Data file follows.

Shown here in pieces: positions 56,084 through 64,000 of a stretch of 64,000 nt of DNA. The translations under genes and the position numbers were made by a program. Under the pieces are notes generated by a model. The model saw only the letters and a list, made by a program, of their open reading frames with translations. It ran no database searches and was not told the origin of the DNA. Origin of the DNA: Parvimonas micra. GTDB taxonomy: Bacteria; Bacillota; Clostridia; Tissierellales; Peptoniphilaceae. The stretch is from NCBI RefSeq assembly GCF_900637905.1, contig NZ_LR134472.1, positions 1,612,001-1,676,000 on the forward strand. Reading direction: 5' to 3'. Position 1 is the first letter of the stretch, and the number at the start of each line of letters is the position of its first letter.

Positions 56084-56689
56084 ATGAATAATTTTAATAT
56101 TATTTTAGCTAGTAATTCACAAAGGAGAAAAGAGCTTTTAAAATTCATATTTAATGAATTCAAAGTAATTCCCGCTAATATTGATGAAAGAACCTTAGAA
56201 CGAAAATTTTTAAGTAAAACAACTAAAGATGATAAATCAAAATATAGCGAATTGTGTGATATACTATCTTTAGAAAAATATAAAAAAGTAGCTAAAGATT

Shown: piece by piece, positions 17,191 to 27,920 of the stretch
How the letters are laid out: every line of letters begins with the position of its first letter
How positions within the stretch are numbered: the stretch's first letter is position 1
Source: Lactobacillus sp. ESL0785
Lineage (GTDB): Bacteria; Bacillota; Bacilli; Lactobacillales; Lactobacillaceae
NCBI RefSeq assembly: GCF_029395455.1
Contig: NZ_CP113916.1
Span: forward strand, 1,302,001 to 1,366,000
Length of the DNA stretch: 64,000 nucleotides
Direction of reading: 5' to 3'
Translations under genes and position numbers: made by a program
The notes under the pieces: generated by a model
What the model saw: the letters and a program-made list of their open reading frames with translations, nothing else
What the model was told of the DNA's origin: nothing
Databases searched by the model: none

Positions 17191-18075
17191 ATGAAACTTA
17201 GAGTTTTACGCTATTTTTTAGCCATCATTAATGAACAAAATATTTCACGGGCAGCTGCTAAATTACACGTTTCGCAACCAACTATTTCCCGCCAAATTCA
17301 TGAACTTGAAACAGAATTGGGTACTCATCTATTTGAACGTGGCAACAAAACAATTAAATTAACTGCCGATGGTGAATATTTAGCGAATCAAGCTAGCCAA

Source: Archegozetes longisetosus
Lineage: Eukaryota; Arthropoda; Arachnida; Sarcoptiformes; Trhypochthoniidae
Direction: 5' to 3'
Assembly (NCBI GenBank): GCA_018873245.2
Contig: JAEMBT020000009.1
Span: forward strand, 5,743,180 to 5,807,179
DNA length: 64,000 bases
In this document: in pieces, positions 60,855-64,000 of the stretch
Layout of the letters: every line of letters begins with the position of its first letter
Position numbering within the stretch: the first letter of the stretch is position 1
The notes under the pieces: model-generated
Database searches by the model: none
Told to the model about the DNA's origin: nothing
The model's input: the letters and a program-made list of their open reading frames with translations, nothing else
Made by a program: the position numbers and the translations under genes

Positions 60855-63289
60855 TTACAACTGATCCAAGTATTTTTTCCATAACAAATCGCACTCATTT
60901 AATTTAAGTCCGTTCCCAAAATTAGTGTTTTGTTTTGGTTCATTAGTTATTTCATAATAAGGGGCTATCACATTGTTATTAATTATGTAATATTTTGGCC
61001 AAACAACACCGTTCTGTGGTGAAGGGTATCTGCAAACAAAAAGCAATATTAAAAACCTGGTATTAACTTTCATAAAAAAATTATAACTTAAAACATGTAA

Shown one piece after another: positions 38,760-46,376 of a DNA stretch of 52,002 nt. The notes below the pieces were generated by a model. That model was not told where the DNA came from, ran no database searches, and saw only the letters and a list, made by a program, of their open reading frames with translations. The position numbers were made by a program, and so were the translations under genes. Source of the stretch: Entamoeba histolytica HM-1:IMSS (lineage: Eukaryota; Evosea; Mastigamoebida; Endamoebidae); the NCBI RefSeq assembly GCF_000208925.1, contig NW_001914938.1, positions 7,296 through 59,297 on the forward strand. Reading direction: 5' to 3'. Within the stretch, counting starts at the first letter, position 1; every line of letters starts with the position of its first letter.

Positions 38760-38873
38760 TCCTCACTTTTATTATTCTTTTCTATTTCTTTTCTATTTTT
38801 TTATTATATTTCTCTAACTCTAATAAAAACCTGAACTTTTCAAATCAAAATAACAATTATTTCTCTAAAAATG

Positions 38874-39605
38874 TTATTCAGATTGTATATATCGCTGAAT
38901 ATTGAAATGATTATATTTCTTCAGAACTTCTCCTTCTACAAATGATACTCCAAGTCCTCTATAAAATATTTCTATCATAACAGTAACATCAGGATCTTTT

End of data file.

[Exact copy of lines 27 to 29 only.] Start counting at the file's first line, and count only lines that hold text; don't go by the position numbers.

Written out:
Direction: 5' to 3'
Assembly (NCBI GenBank): GCA_018873245.2
Contig: JAEMBT020000009.1